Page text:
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Currently, there is no cure for viral gastroenteritis—more commonly known as the stomach flu. However new research into cytokines has the potential to change that! Join Hank for a new episode of SciShow where we'll discuss if a stomach flu-less future is really on the horizon.

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No one enjoys being sick, especially when it involves re-living what you or your kid had for dinner last night.   But so-called stomach bugs or “stomach flus” are more than uncomfortable—they kill hundreds  of thousands of people every year, including many children. And right now, there's not a whole lot we can do once these viruses take hold.  We don't have antivirals for them, like we have for HIV or the actual flu.  Doctors can provide supportive care, like lots of fluids, but nothing to slow or stop the actual infection.

Or, I should say, nothing yet.  A new study published last week in Science Immunology has renewed the hope that, one day, these diseases will be treatable. The research highlights an exciting new medicine that weaponizes our own immune system to combat these nasty viruses! And it may end up helping treat all sorts of awful viral infections.

Stomach bugs—or, more technically, the viruses that cause viral gastroenteritis—aren't just an inconvenience. While these infections aren't considered deadly, the dehydration they can cause is.  And symptoms like nausea, vomiting, and diarrhea tend to be more severe in children under 5.  That's why the World Health Organization and other healthcare professionals are eager to find ways to treat infections from rotaviruses and noroviruses— the chief viruses which cause gastroenteritis.  Both are notorious for their ability to survive outside of people for a long time and spread really rapidly once they find a group of potential hosts. And they're unfortunately super common: almost every child in the world will have contracted rotavirus at least once before their 5th birthday, and noroviruses infect hundreds of millions of people every year.

Now, there are rotavirus vaccines, but none for noroviruses—not for a lack of trying. And while vaccines are great, they can be hard to get in some areas, and they aren't 100% effective, either.  Plus they only work if your body can launch a proper immune response, which is not the case for people who are immunocompromised.  So what doctors would really like is a way to fight these infections when they inevitably do happen. And they think they've got a pretty neat way to do that: by boosting the body's own attack!  You see, both rotaviruses and noroviruses make themselves at home in the very cells meant to protect us from them: epithelial cells.

You can find these cells all over our bodies—everywhere that's exposed to the outside world in some way.

So: your skin, the lining of your throat, and your entire digestive system, which yes, even though your intestines are inside you, the inner lining of them is exposed to food and other things you bring in from the outside world via your mouth.   These intestinal epithelial cells also perform the essential task of balancing the movement of water and nutrients

to keep your digestive system running smoothly.  So when they're infected, the small intestine stops absorbing what it should, grinding the actual digestion process to a halt. That ultimately means a bunch of undigested material makes it to the colon. And all that stuff that shouldn't be there draws water out of the body, leading to diarrhea and the potential for severe dehydration.     But it's not like the body just is sitting there while all this is happening.  When someone gets infected with a rotavirus or a norovirus, their immune system starts producing molecules called cytokines, which sound the alarm that viral particles have been detected and launch the defensive assault. Like, some cytokines cause changes within epithelial cells that keep the virus from being able to attach or replicate in them.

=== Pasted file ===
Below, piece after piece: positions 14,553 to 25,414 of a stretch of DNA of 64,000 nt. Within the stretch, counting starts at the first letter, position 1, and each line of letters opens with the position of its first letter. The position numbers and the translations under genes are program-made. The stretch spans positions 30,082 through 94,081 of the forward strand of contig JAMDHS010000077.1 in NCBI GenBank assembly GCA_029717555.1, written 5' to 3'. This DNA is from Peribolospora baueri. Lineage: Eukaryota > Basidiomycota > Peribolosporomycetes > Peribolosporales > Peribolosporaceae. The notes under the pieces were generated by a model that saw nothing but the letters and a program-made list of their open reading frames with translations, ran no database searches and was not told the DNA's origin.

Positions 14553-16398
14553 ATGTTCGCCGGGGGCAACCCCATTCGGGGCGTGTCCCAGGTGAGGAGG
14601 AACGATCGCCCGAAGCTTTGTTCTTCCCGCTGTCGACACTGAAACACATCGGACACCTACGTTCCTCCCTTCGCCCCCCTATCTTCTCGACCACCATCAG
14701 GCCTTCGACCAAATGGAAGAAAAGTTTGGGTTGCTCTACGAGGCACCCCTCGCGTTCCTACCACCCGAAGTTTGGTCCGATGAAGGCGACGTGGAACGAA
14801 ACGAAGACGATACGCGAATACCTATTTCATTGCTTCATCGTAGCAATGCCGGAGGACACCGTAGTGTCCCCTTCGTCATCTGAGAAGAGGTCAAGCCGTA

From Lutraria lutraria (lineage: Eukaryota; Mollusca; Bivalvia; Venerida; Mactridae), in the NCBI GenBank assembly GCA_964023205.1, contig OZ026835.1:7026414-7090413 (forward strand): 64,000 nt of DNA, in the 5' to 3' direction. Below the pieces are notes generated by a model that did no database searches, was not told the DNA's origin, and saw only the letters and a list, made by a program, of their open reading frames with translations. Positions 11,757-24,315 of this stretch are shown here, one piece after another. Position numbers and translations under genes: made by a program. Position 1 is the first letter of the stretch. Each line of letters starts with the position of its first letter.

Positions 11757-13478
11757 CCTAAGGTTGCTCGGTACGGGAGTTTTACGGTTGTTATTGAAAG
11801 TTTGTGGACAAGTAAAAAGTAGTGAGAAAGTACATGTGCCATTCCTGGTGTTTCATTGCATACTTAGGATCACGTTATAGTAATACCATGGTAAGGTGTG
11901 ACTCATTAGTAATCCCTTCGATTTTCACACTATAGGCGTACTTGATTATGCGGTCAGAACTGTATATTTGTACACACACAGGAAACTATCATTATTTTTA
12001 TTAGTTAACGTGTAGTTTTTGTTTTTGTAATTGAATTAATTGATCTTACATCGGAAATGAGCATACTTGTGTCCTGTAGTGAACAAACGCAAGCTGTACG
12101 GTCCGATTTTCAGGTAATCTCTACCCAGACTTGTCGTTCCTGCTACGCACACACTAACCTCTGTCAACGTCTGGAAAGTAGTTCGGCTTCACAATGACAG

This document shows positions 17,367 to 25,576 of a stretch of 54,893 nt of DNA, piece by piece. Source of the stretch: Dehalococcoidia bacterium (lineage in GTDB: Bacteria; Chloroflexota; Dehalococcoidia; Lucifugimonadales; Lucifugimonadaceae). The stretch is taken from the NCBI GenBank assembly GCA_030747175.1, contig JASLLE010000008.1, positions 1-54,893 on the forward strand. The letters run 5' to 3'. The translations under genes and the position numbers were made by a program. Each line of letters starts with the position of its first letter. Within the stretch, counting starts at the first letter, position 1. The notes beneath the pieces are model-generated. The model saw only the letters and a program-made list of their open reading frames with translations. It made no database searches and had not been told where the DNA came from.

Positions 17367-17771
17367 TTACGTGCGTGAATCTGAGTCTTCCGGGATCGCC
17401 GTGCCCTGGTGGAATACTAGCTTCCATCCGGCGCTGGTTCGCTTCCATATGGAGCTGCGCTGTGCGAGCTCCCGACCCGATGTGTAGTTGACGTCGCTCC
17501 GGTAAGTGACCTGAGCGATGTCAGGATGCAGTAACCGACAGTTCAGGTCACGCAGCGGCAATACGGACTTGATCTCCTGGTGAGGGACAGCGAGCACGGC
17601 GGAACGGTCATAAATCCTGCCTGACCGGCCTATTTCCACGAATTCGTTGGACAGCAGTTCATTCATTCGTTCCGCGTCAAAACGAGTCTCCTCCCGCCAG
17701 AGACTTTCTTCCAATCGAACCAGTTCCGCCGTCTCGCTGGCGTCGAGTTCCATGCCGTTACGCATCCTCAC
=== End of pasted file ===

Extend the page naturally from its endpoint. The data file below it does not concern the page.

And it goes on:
The new research attempts to harness some of the useful powers of cytokines. And early results are promising — at least in mice.  The team found that a pair of cytokines named IL-18 and IL-22 worked together to knock out stomach bugs. IL-18 tells infected epithelial cells to die off, whereas IL-22 tells all epithelial cells to replicate faster, increasing their turnover at the infection site.  And because of both of those actions, the duo was able to rapidly eliminate rotaviruses and noroviruses from the animals.  This study may be the first step towards developing a targeted treatment that could quickly and efficiently rid anyone of the quote “stomach flu”.

Not only did work well, it could theoretically be administered to people with compromised immune systems, since it doesn't rely on a fully-functioning immune system to work. And it is not just a potential stomach bug cure. It could be used against any virus that targets short-lived epithelial cells including the coronavirus responsible for the COVID-19 pandemic!

Of course, we're going to need more research to know whether this treatment will work in people and also be safe in people who are, ya know, not mice.  But even if this particular cocktail doesn't make it to market, this strategy of weaponizing our immune systems to stamp out viruses will likely be a big part of the future of medicine.  Thanks for watching this episode of SciShow news! If you like learning about what's happening in the world of science, be sure to click on the subscribe button and ring the notification bell. And I would also like to give a special thank you to all of you amazing people who support us—whether it's here on YouTube as a channel member, or as one of our legion of Patreon patrons, or in some other way.  We love being able to share incredible discoveries and all other sorts of weird, wonderful science with you.

So, thank you for helping us do that!  [♪ OUTRO].